regular-article-logo Friday, 23 February 2024

Economists caution over India's growth slowdown in second half due to soft rural demand

Experts also cite certain high-frequency indicators (HFIs) which are suggesting that some weakness has started to creep into the growth figures

Our Bureau Mumbai, New Delhi Published 07.12.23, 11:49 AM
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The Modi government may be chuffed about the robust second-quarter growth in GDP (gross domestic product) at an unanticipated 7.6 per cent — well above the Reserve Bank of India’s (RBI) forecast of 6.5 per cent and just marginally below the 7.8 per cent growth in the April-June quarter.

But things are not looking hunky dory.


Economists are of the view that the growth rate could moderate in the second half due to soft demand from rural India and globally, with the latter on account of the slowdown that major economies are facing. Experts also cite certain high-frequency indicators (HFIs) which are suggesting that some weakness has started to creep into the growth figures.

“HFIs for November 23, however, suggest a deceleration in growth. Therefore, we expect growth to ease to 5.8 per cent year-on-year (YoY) in the third quarter of 2023-24. We do expect some slowdown in growth in the second half of 2023-24,” Motilal Oswal said.

The brokerage pointed out that six out of 10 key indicators reflect a decline in economic activity.

While rail freight and passenger traffic witnessed contraction for the first time in four months, commercial & passenger vehicle sales and power generation growth decelerated sharply during the month. Further, the water reservoir level continued to contract for the ninth consecutive month. Manufacturing PMI increased, Vaahan registrations witnessed double-digit growth and toll collections and air cargo traffic remained robust.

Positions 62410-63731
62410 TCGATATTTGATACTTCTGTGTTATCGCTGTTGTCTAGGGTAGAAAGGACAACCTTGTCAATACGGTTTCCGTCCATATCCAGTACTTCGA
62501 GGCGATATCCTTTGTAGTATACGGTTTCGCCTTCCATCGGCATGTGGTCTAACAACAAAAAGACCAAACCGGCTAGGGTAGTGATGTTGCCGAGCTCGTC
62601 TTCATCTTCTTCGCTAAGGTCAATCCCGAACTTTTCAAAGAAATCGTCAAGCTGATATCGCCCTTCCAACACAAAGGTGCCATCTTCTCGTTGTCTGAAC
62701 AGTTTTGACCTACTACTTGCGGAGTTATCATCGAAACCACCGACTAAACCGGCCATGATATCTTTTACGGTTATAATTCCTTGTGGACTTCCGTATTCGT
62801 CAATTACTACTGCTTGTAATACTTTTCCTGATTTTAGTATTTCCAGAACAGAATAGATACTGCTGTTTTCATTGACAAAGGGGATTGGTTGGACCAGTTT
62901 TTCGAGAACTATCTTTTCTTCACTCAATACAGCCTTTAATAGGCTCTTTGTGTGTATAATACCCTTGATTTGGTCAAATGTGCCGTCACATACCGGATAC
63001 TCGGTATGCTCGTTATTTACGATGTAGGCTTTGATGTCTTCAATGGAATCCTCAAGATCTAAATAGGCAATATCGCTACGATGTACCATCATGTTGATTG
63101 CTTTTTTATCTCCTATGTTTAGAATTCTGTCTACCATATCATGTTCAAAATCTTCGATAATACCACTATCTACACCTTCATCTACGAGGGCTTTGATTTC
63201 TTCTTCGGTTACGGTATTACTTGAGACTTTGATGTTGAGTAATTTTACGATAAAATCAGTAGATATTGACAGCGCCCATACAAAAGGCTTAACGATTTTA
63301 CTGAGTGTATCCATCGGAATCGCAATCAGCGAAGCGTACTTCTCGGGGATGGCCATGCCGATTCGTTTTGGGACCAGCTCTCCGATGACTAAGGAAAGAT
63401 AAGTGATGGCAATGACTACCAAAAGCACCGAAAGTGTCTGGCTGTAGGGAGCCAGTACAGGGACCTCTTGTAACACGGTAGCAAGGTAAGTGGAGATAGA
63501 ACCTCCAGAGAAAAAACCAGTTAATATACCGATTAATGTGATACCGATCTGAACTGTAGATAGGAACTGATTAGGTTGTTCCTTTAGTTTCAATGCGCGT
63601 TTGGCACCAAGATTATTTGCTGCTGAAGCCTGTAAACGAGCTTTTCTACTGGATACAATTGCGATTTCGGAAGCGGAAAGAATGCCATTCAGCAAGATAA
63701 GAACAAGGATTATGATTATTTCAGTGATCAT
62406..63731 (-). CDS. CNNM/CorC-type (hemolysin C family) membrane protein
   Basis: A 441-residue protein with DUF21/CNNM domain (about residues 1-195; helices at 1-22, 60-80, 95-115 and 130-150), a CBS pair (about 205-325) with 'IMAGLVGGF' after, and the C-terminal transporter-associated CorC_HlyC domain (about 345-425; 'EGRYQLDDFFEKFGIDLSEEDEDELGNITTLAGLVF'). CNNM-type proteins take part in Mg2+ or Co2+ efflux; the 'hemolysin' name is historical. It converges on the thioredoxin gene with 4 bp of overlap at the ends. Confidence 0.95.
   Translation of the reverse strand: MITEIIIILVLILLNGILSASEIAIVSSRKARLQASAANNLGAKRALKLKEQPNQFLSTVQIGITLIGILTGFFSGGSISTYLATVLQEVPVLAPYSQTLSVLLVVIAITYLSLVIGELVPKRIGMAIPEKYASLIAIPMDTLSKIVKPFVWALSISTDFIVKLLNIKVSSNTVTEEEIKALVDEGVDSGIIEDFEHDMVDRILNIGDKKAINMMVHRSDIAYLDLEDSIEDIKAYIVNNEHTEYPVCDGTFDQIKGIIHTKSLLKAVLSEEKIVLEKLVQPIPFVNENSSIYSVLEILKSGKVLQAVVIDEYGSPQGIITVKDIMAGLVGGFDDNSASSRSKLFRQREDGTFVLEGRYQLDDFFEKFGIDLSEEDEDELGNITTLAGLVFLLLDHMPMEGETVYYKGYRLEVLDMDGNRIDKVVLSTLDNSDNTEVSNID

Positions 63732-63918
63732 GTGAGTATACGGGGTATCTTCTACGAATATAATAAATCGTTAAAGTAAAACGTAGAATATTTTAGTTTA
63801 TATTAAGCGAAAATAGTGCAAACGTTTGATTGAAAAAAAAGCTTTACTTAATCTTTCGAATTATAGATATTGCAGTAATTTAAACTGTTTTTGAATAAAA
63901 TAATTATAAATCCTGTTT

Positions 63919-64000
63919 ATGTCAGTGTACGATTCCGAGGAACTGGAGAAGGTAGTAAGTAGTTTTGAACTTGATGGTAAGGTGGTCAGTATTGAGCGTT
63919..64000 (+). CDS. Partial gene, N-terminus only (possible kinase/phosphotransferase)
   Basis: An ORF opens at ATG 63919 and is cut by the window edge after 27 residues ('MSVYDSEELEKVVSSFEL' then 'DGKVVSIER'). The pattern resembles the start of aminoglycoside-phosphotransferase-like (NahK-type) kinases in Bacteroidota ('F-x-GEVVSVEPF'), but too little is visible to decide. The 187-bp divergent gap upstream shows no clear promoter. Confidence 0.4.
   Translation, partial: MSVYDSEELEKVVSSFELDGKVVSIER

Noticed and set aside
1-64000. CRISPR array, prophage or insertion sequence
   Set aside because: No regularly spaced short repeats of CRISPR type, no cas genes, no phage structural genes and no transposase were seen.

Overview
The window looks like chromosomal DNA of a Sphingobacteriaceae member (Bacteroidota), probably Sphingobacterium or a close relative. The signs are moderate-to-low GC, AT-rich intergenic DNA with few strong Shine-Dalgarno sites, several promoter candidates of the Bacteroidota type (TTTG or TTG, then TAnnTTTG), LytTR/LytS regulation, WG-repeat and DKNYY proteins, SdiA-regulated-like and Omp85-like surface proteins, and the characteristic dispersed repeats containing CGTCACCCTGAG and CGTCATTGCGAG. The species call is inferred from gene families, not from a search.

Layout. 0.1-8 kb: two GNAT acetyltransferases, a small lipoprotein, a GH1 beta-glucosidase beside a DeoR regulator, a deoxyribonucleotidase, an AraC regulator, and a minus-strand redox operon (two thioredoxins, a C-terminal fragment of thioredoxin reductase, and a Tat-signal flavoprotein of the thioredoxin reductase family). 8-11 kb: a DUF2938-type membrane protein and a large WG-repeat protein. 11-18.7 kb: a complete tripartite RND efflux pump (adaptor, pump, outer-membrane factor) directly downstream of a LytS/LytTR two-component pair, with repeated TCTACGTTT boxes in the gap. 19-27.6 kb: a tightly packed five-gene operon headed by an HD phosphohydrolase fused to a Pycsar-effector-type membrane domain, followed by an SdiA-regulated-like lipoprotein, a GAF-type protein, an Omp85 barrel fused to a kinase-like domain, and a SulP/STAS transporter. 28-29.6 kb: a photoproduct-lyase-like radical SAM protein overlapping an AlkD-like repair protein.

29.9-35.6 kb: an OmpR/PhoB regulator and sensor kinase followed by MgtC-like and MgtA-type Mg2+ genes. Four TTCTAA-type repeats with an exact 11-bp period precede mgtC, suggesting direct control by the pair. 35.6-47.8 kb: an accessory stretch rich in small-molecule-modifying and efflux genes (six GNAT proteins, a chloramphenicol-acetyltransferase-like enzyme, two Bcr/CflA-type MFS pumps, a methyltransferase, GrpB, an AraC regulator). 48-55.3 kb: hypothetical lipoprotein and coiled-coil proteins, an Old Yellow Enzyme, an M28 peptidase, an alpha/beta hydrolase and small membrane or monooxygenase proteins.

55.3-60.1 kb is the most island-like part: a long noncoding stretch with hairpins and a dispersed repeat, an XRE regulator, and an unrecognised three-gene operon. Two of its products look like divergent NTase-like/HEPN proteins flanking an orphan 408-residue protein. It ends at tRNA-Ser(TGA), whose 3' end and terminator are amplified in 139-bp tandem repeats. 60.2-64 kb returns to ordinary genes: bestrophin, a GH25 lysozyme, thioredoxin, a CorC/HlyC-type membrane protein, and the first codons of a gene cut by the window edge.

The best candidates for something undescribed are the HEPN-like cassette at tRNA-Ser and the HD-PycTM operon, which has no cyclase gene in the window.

“There are some evident fault lines in the latest data which may impinge on the growth momentum,” Devendra Pant, chief economist, India Ratings and Research said.

“The persistence of the skewed nature of consumption demand is problematic, as it is led by the households belonging to the top 50 per cent of the income bracket.

“Finally, the normalisation of pent-up demand in the employment-intensive trade, hotels & restaurants points towards a slowdown in the momentum of the services sector which was the last to recover after Covid-19. We believe that the strong growth witnessed in the first half may not hold in the second half.’’

Aditi Nayar, chief economist, Icra, said growth will moderate in the second half of this year with continuing headwinds such as the normalising base, weak outlook for agri output and rural demand.

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